Following the death of nine-time champion jockey Pat Smullen on Tuesday, former weighing room colleague Andrew McNamara remembered a rider who was obsessive and professional in the saddle, but warm and generous with his time out of it.
Mixed cards, where National Hunt and Flat riders get to mingle and share the camaraderie of the weighing room, are almost unique to Irish racing, with France the only other major jurisdiction that regularly mixes the two codes.
McNamara may have been a jump jockey and Smullen a pilot on the Flat, but their paths crossed regularly at racecourses across the country every season, while both men also shared an involvement with the Irish Injured Jockeys charity.
Retired from the saddle, McNamara now juggles his role as a trainer with broadcasting duties for RTÉ Racing. He cited Smullen's professionalism as his greatest attribute during an illustrious career that saw the Offaly man garner 25 Group One wins across the globe.
We hear a lot about the impact of the big-race jockey, and while he was surely that, Smullen's relentless drive meant that he could be depended upon to do justice to a lowly handicapper at Dundalk, just as much as he would a Group One horse at Royal Ascot.
If he'd been a footballer rather than a jockey, you know Smullen certainly could have done it on a rainy night in Stoke.
"It was his professionalism," McNamara said of the quality that shone the most from Smullen in the saddle.
"He quite obviously had the natural talent to go with it, and the skill and the judgement, but I think he very much took nothing for granted and worked extremely hard throughout his career.
"Ruby Walsh spoke about how the two of them would analyse everything and because of that each of them in their own sphere ended up probably the best tactical riders in the country.
"You always felt with Pat that he took each race very seriously and would take nothing for granted.
"For all the big-winners he'd ridden, in a small race, at a small track, you'd see the disappointment in him when he felt that maybe he could have done a bit better in a race.
"He paid attention to everything he did before and afterwards. He was a complete professional.
"What was exceptional about him was the mundane – how he was so consistent no matter where it was."
To be an elite sportsman requires a degree of selfishness and caring for others can often prove mutually exclusive, but that wasn't the case with the Classic-winning jockey.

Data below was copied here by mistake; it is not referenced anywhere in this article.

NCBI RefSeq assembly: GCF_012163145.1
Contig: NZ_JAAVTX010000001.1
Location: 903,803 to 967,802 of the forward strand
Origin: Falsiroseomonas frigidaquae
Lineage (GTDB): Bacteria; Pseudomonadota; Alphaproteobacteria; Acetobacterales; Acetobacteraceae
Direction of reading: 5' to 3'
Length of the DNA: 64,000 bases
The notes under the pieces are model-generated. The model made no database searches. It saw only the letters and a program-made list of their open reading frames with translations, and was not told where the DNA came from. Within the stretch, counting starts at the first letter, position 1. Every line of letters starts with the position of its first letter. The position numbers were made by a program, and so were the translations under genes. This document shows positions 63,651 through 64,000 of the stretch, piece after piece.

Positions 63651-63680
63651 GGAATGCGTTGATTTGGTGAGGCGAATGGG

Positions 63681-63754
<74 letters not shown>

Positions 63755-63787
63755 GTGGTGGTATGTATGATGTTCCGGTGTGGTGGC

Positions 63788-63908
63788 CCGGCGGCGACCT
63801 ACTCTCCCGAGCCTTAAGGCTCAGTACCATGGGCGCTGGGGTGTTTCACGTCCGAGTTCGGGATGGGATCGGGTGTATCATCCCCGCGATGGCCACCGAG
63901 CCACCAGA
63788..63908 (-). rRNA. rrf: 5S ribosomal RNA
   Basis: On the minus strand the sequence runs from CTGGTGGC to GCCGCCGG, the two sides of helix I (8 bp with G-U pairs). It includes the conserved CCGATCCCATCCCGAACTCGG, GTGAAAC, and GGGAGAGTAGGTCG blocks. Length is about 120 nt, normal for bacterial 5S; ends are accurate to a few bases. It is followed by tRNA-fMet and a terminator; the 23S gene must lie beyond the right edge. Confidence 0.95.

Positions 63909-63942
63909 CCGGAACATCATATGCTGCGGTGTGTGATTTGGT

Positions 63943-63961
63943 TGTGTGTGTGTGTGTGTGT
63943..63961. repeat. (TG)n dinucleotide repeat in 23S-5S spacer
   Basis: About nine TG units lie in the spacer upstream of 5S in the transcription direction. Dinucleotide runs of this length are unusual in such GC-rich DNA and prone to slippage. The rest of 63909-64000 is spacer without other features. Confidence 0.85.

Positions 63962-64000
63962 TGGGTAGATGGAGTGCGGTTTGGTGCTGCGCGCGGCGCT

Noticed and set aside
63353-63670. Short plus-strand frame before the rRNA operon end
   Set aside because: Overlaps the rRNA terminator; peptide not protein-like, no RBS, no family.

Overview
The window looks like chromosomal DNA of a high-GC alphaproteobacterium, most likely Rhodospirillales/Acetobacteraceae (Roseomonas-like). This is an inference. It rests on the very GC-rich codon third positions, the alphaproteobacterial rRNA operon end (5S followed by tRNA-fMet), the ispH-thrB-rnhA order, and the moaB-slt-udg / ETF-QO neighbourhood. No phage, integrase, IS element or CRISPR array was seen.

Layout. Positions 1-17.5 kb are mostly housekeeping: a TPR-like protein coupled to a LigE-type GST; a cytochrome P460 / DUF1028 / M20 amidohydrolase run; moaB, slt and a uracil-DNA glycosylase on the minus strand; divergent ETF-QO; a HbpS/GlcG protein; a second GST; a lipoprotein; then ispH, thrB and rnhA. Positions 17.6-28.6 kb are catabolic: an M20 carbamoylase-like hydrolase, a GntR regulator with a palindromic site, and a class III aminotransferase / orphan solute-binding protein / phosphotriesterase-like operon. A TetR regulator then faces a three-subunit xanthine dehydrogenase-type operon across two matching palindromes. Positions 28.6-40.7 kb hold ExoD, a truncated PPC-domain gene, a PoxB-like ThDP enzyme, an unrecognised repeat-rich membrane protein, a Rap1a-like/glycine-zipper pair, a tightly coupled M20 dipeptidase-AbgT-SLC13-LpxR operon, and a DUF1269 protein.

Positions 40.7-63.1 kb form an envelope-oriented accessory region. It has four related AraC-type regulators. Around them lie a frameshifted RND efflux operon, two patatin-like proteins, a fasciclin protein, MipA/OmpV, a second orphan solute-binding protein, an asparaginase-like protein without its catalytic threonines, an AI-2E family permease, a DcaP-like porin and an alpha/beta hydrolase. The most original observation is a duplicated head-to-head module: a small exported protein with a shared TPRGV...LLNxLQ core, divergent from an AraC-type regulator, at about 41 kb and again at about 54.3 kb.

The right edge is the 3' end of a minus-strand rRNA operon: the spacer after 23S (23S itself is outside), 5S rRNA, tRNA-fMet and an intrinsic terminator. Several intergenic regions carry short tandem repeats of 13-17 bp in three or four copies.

Smullen has been celebrated for the starring role he played in raising €2.6m for Cancer Trials Ireland. But long before his diagnosis with pancreatic cancer, the disease that would claim his life at the age of 43, he was dedicating his time to the wellbeing of his peers.
"I worked on the Irish Injured Jockeys Fund with him," McNamara explained.
"Pat was a founding member. He put a huge amount of work into that.
"A lot of credit is given to him for the charity work he did for Cancer Trials Ireland since he became ill, but he's been at that a long time before he ever got ill.
"His charity work isn't a new revelation. It was always something he put a lot of effort into."
A racetrack anecdote goes some way to summing up the type of man Irish racing will miss.
"His main attribute, and the thing that stands out to me, is that he always had time for everybody, no matter who they were," McNamara added.
"I remember seeing him at Tipperary, coming out of the parade ring, and very much in his own world, disappointed with whatever had gone on in the race before and he had a dour, dejected look on his face.
"This kid came up to him and asked him for an autograph. He snapped out of his own world and made time for that kid. That was symbolic of who he was as a person. He always made time for everybody else, no matter what was going on with himself."
Our 'new normal' may compel the number of mourners at Smullen's funeral to be abnormally low, but McNamara insists that the racing community will find a way to remember one one of its brightest lights.
"This would have been an absolutely enormous funeral, which would have given people an outlet for their grief," he said
"But racing will get together, be it virtually or otherwise, to mark the moment."